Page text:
Research being carried out under the joint UNRISD-Sun Yat-sen Center for Migrant Health Policy project on Migration and Health in China
was presented at the Second Global Symposium on Health Systems Research
in Beijing earlier this month. The research framed the only sessions at the four day symposium dedicated to addressing the issue of migration and health. This important topic remains under-researched and is vital to improving the social welfare of the largely neglected migrant population that has been, and continues to be, key to the economic growth and development of China.
The symposium saw over 1,700 participants from more than 100 countries gather to discuss, debate and shape the global agenda on universal health coverage. The symposium is organized by a World Health Organization (WHO)-based secretariat and is convened to discuss ways to support Health Systems Research and the use of evidence in decision-making in low- and middle-income countries.
The research being presented as part of this joint project provided empirical evidence of some of the major health challenges confronted by the migrant population of China. It also explored the impacts of migration on health, as well as how the design and implementation of health and social policies affects health care access, utilization and health outcomes.
The first session, Migration and Health in China: Policy Responses and Effects, included presentations of the following papers:
- Migration and health in China: An empirical analysis
- Tracking migration and health with uses of longitudinal study: Thailand’s experiences
- Does New Cooperative Medical Scheme make a difference in healthcare for migrant workers over time
- Migration and health in China: Bridging the gaps in policy aims and the reality of medical services to migrants
- Health implications of social protection to rural-urban migrants in China
This session explored the impacts of migration on health, as well as how the design and implementation of health and social policies affect the access and utilization of health care and other social services, and consequently health outcomes, of migrants and their families.
Through analysing longitudinal micro-level data of China and Thailand respectively, papers 1 and 2 empirically assess the overall impact of migration on the health of migrants as compared with non-migrants. Using data from China, papers 3 to 5 analyse health insurance schemes and other social protection policies in China. And they examine policy gaps in providing equitable access to health and other social services to Chinese migrants and their families. They also provide explanations for the kinds of health disparities and negative impacts on migrant health revealed in papers 1 and 2.
While identifying knowledge gaps in the existing migration health and policy research, the papers collectively shed light on the institutions, policies and politics that work in synergy to promote better health for migrants such as social protection schemes like universal health coverage.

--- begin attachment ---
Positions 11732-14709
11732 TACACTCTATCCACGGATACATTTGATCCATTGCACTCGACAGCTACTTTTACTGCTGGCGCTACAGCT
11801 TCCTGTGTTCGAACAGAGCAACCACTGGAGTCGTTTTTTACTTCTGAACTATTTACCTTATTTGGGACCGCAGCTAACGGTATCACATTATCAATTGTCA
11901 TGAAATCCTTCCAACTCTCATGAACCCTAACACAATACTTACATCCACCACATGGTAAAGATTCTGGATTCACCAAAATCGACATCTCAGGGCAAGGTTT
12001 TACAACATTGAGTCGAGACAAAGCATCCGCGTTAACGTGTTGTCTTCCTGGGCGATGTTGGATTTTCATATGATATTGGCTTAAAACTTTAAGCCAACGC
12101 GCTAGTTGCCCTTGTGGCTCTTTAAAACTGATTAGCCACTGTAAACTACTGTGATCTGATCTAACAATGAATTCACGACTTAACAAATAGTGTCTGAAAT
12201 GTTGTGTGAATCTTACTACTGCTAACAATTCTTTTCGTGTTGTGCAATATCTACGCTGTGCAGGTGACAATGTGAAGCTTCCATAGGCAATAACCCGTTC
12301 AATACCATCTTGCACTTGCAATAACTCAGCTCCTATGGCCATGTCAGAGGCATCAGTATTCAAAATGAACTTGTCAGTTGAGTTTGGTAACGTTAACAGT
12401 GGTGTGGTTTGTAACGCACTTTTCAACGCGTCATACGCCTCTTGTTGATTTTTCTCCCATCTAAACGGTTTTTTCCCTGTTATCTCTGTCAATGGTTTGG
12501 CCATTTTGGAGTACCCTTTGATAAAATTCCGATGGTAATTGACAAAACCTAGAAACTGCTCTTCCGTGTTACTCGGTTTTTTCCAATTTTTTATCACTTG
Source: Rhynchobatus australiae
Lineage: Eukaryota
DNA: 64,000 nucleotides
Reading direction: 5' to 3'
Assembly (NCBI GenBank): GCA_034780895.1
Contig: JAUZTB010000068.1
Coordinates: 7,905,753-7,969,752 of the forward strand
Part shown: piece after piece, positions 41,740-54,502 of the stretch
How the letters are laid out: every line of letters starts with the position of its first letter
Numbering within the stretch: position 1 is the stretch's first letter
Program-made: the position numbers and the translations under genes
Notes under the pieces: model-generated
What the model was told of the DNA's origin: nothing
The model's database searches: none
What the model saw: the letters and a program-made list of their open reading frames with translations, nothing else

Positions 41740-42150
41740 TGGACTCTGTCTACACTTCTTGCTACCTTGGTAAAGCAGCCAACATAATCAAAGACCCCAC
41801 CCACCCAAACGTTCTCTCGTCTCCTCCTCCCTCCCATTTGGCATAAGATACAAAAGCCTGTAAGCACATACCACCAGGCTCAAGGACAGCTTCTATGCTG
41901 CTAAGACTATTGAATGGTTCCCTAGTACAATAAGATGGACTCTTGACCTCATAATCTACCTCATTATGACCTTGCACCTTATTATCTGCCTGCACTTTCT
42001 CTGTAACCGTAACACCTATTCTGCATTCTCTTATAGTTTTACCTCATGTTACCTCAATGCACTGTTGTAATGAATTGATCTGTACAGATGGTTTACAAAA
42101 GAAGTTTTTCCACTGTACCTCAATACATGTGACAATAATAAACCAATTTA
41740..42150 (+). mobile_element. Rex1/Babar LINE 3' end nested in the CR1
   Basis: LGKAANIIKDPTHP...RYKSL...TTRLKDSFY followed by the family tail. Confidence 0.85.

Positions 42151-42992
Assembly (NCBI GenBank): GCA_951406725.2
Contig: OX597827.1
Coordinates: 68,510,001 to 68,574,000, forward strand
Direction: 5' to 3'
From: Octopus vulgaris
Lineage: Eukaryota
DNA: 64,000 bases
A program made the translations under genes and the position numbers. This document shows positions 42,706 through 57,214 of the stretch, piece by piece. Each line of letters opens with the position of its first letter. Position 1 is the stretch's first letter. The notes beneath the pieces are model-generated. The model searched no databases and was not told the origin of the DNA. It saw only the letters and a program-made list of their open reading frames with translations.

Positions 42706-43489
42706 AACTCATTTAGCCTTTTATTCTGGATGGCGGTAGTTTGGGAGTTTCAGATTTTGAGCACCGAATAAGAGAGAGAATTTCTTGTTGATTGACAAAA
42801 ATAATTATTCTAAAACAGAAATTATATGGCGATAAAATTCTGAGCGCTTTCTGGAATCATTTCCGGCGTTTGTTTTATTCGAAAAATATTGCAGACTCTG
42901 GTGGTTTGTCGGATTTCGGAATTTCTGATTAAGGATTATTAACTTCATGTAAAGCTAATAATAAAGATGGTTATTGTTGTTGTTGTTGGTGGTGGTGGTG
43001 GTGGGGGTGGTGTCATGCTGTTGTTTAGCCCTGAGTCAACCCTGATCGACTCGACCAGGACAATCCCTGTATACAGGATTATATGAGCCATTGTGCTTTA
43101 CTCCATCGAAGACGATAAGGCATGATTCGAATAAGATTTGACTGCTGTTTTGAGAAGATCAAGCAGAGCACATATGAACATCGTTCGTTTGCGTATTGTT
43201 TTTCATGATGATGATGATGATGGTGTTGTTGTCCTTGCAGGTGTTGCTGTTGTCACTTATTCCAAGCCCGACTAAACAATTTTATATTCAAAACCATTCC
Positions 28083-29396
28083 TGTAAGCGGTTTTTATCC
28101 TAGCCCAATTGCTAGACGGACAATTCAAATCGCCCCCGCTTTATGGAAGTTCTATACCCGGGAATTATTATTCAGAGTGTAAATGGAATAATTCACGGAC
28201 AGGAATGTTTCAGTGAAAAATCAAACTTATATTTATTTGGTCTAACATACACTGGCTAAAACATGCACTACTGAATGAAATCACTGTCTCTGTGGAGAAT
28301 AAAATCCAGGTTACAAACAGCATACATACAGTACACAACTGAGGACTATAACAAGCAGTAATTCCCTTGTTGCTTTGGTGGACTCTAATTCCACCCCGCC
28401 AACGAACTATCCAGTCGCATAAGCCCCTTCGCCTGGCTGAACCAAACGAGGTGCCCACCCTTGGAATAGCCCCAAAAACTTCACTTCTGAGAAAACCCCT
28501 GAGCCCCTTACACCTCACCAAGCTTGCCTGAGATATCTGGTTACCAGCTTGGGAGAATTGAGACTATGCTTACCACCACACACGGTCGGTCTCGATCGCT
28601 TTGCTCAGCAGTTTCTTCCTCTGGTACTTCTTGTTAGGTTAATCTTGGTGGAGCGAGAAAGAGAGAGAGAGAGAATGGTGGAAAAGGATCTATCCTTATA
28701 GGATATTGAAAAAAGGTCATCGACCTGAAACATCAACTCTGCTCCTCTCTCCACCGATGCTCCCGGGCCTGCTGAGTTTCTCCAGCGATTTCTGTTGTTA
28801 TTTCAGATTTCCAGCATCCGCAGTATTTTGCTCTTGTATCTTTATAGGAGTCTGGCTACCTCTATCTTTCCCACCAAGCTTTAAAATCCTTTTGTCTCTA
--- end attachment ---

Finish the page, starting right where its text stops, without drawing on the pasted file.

The second session, Migration and Health in China: Health Challenges, Knowledge Gaps and Policy Implications, included presentations of the following papers:
- Reproductive health of migrants: Service use and outcomes
- Physical and mental health among left-behind children and adolescents in rural China
- Effects of rural-to-urban migration on mental health of adult migrants and migrant children in urban destinations
- Assessing health system challenges related to international migration and mobility from and to China
- Two decades of research on migrant health in China: The emphasis, trends and gaps and lessons for the future research
This session provided empirical evidence of some of the major health challenges confronted by the migrant population in China, including workers and their families. It also analysed the underlying social, economic and policy factors that explain the health disparities between migrants and non-migrants.
Papers 1 to 3 address a set of major health challenges among migrants, covering reproductive, maternal and mental health of migrant workers, as well as the physical and psychological health of left-behind children and adolescents. Paper 4 examines the health system challenges relating to international migration to and from China, which is largely neglected in current policy discussions. Paper 5 summarizes key findings regarding knowledge gaps in existing migrant health research and highlights future research directions.
The project upon which these presentations were based is a collaboration between UNRISD and a local partner, Sun Yat-sen Center for Migrant Health Policy at Sun Yat-sen University, Guangzhou, China. The project is bringing together scholars, civil society, practitioners and policy makers to provide a comprehensive assessment of the health challenges associated with the massive rural to urban migration in China. The project is also identifying knowledge gaps and examining the institutions, policies and politics that can work in synergy to promote equitable, accessible, efficient and quality health services. This research will contribute to a better understanding of the health and policy challenges faced by China and many other countries experiencing massive population mobility in the process of urbanization and economic growth. As part of the research partnership, the project aims to build up the research network and capacity on migration and health in China.